ATLANTIC: Prehospital vs Cath Lab Ticagrelor in Primary PCI

Gilles Montalescot, MD, PhD


October 10, 2014

This feature requires the newest version of Flash. You can download it here.

Hello. My name is Gilles Montalescot. I am an interventional cardiologist, and I am here in Barcelona for the European Society of Cardiology meeting, where we presented the results of the ATLANTIC study in the Hot Line Session.[1,2] This study looked at the use of ticagrelor (Brillinta®) in the prehospital setting vs later administration of ticagrelor in the hospital in patients presenting with ST-segment elevation myocardial infarction (STEMI) and undergoing primary percutaneous coronary intervention (PCI). The idea was to look at coronary artery perfusion before angioplasty on the ECG to assess ST segment resolution, and on the cinefilm to see whether we had better thrombolysis in myocardial infarction (TIMI) flow in these patients. We also performed a platelet function substudy to look at the effect of the drug, and we looked at clinical endpoints in a study with almost 2000 patients.

Our findings are quite clear: The administration of ticagrelor at first medical contact did not significantly affect coronary artery perfusion. There was no impact on ST segment resolution and no impact on TIMI flow before the angioplasty. However, a platelet effect appeared after PCI; the largest difference that we found between the two groups is visible approximately one hour after PCI. This difference was associated with better ST resolution at that time and a significant reduction in stent thrombosis. All stent thrombosis events occurred only in the group of patients treated late with ticagrelor. There was no stent thrombosis in the prehospital group up to five days. At 30 days we had confirmation of this difference, with a 1.2% stent thrombosis rate for the late administration of ticagrelor vs 0.2% in the prehospital-treated group—a significant difference for stent thrombosis. Safety was exactly the same in the two groups. We had several definitions of bleeding, and even minor bleeding did not differ between the two groups.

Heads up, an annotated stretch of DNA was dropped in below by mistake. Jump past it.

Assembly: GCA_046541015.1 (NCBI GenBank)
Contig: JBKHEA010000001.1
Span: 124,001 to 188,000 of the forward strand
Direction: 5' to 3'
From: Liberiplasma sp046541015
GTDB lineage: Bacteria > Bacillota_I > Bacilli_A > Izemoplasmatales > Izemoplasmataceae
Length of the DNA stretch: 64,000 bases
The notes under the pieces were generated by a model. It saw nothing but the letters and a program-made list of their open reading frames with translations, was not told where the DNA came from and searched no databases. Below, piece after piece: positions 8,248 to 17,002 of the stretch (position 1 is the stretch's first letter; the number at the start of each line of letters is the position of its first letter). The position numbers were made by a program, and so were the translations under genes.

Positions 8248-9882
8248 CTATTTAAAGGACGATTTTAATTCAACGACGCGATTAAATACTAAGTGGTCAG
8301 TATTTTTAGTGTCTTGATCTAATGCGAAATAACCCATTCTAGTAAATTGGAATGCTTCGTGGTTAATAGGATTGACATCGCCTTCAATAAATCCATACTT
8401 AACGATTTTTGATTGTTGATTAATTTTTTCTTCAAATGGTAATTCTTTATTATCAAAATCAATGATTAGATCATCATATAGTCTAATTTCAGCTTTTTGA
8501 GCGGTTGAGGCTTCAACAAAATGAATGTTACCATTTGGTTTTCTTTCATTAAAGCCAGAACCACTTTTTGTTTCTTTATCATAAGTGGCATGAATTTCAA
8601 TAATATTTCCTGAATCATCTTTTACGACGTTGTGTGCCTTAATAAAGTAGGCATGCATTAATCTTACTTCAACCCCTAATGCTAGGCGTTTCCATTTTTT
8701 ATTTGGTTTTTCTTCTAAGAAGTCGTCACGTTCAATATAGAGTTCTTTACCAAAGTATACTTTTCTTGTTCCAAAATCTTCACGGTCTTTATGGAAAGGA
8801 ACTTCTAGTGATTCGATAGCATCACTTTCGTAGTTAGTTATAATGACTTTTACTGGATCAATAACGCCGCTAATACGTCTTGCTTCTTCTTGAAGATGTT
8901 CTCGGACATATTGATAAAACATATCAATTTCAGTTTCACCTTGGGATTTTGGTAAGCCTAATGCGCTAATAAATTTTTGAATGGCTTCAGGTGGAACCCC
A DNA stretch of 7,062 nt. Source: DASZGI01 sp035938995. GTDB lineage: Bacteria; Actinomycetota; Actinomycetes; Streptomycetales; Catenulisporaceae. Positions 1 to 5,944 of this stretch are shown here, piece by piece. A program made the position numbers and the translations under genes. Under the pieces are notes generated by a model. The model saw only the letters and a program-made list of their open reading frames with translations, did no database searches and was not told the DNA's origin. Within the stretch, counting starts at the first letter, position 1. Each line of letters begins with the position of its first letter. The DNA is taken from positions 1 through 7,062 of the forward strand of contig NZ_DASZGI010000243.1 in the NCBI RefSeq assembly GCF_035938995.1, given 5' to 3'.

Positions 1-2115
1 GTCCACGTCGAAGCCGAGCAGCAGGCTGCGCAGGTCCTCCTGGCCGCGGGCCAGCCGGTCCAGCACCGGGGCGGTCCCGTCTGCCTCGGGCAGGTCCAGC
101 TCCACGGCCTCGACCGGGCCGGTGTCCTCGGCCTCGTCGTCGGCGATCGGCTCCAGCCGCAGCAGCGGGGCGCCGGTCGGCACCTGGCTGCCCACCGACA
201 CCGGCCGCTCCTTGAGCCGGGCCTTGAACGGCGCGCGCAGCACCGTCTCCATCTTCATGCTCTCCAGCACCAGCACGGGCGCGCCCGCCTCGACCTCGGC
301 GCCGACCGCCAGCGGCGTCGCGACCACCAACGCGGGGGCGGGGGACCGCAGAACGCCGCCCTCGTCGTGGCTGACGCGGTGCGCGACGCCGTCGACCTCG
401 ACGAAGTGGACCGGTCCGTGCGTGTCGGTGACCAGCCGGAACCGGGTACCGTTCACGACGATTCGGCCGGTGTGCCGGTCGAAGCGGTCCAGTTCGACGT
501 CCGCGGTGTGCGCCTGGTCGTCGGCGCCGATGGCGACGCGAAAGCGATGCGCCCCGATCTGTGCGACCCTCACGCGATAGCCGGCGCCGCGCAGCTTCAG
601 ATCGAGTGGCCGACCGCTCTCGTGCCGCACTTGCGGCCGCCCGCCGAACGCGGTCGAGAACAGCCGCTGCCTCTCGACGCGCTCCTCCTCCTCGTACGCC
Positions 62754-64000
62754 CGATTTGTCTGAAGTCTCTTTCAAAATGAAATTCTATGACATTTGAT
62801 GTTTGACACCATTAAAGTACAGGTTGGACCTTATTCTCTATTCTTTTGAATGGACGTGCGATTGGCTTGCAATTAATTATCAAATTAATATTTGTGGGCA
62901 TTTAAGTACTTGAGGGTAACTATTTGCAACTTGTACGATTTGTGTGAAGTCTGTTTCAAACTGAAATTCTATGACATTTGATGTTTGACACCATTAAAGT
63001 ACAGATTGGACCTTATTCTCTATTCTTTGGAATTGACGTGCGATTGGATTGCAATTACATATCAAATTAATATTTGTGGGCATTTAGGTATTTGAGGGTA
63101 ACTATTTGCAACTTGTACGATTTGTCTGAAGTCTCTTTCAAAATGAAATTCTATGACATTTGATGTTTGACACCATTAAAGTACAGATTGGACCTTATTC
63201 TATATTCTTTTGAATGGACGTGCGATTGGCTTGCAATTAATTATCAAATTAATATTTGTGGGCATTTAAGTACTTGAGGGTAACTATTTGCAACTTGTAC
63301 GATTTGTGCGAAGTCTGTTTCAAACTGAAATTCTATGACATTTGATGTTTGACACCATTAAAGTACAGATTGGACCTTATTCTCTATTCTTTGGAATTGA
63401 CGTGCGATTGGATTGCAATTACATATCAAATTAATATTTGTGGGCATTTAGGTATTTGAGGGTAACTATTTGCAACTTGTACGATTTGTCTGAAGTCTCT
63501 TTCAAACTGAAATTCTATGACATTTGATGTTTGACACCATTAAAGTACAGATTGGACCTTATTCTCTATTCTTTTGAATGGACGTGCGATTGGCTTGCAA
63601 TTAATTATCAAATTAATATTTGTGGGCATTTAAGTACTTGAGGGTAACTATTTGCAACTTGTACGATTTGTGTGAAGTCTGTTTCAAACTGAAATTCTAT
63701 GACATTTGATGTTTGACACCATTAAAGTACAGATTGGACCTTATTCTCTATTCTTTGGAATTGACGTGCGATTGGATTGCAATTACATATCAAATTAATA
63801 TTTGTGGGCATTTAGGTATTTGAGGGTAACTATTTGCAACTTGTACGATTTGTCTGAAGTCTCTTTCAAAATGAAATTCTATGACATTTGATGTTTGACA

The conclusions are straightforward. We have a strategy of the early use of ticagrelor at first medical contact, which is safe and associated with a reduction in stent thrombosis, but we cannot expect a real benefit on coronary artery reperfusion before angioplasty. This study is probably important because it supports the current European guidelines,[3] which are quite firm in saying that this type of treatment should be administered at first medical contact, but until now we didn't have a single randomized study to support it. This class 1 recommendation is now supported by a randomized study performed with ticagrelor. Thank you very much for your attention.


Comments on Medscape are moderated and should be professional in tone and on topic. You must declare any conflicts of interest related to your comments and responses. Please see our Commenting Guide for further information. We reserve the right to remove posts at our sole discretion.
Post as: